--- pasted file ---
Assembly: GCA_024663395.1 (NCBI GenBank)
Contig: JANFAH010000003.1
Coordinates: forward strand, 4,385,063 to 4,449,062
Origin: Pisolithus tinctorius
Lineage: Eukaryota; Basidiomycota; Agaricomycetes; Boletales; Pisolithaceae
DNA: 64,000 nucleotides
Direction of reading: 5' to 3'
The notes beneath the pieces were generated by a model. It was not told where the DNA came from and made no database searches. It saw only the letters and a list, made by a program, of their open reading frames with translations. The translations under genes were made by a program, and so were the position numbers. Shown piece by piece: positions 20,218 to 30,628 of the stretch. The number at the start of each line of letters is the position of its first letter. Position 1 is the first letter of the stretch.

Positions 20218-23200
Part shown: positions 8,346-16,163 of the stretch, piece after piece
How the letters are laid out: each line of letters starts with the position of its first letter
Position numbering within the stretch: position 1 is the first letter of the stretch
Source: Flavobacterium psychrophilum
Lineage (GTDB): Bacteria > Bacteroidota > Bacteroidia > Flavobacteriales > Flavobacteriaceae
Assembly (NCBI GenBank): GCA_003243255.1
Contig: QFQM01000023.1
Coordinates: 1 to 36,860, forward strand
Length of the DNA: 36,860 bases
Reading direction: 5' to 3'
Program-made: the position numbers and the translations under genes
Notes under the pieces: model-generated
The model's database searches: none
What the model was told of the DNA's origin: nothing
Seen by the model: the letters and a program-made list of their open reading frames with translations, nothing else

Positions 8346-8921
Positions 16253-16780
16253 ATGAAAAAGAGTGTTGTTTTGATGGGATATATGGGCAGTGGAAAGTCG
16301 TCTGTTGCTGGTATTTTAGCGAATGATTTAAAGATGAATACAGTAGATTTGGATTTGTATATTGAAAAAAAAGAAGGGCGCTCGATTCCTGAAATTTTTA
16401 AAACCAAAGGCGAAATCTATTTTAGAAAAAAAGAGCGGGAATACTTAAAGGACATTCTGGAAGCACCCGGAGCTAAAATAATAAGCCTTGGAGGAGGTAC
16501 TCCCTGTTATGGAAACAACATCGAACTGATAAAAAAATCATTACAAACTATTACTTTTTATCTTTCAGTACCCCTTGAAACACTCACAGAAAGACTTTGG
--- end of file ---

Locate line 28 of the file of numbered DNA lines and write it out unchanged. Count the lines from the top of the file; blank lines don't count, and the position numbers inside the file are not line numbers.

16301 TCTGTTGCTGGTATTTTAGCGAATGATTTAAAGATGAATACAGTAGATTTGGATTTGTATATTGAAAAAAAAGAAGGGCGCTCGATTCCTGAAATTTTTA